South Korea and the US must be skeptical about future talks, not least because North Korea has no incentive to change. However, the North is vulnerable to financial pressure, as seen when the US once sanctioned an Asian bank that handled North Korean money.
Twenty years of negotiations with North Korea have not produced a more cooperative regime. North Korea continues to brutalize its citizens and engage in missile and nuclear proliferation. It threatens countries near and far with destruction and periodically attacks South Korea. Most troubling, the North is now dangerously close to an effective nuclear missile capability.
South Korea is pushing for dialogue with the North, and the North this week signaled interest – accompanied by unrealistic preconditions, such as a cessation of American-South Korean military exercises. One has to be skeptical about future talks, not least because North Korea appears to have no incentive to change. Aid offers have never improved regime behavior. And a show of US military force has its limits since the North seems to believe it can hunker down and out-wait the Americans.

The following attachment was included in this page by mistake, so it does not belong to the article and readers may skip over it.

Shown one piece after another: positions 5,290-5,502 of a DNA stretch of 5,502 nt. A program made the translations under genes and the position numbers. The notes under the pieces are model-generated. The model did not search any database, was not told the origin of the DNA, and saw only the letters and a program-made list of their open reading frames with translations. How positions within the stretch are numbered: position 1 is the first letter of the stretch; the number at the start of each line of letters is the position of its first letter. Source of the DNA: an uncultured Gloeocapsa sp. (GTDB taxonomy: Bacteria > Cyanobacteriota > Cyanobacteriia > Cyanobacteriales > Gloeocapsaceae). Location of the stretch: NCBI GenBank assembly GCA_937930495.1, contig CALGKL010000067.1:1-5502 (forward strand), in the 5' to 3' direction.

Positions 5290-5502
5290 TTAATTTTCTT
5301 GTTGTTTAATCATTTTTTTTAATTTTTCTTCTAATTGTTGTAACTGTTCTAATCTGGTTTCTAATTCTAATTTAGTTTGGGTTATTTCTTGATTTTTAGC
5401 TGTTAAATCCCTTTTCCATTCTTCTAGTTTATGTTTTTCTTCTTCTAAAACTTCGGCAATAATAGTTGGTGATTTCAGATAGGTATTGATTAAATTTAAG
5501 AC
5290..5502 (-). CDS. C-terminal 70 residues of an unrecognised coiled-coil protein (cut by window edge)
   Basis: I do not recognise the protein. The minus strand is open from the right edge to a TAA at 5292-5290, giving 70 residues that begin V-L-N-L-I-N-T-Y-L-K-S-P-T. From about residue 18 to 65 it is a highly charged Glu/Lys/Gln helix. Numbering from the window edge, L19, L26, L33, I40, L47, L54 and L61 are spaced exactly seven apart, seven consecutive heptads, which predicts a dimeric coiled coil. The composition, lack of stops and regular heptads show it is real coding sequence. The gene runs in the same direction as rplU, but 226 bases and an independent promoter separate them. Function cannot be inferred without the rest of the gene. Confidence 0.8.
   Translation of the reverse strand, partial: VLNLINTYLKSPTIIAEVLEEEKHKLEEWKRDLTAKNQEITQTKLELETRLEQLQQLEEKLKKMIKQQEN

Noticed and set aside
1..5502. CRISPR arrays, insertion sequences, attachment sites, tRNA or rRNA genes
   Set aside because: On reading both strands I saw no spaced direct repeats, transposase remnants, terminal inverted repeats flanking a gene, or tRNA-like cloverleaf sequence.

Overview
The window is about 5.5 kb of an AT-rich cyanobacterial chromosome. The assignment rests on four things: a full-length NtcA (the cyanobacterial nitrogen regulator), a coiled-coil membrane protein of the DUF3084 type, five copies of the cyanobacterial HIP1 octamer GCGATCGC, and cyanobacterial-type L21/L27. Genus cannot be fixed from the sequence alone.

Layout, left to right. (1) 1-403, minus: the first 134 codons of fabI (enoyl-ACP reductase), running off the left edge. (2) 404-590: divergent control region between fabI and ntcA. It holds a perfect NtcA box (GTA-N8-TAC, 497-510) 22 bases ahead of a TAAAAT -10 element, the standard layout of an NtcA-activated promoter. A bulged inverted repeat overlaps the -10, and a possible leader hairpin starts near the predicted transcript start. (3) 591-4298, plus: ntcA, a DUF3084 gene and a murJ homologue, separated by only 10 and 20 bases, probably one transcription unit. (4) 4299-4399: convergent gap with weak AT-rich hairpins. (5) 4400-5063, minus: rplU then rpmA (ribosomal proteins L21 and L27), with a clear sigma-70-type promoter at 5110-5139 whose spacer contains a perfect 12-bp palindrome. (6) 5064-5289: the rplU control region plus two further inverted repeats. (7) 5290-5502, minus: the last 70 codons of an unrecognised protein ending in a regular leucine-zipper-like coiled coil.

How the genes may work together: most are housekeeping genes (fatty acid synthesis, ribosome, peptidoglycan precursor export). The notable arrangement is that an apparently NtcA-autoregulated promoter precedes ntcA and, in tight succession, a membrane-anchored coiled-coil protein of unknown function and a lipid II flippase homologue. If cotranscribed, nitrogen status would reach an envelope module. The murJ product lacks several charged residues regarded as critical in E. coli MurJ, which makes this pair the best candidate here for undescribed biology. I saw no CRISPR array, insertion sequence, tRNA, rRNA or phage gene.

However, North Korea is vulnerable financially. Applying financial pressure has worked before and is more likely to create conditions for useful negotiations than the methods tried to date. Its demand that the United Nations lift newly imposed sanctions as a condition for talks illustrates its financial vulnerability.
North Korea is ruled by a family-based regime that resembles an organized crime group. The regime’s major income sources are via illegal activities – nuclear and missile exports, illicit drug dealing, and counterfeiting cigarettes and US dollars for export. And the entire racket is run by a ruthless boss who rules by violence, manipulation, and intimidation.
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